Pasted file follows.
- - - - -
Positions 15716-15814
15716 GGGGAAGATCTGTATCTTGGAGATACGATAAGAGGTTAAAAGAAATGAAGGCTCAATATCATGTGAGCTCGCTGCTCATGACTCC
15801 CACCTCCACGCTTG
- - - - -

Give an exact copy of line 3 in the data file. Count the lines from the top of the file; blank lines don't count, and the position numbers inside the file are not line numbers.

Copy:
15801 CACCTCCACGCTTG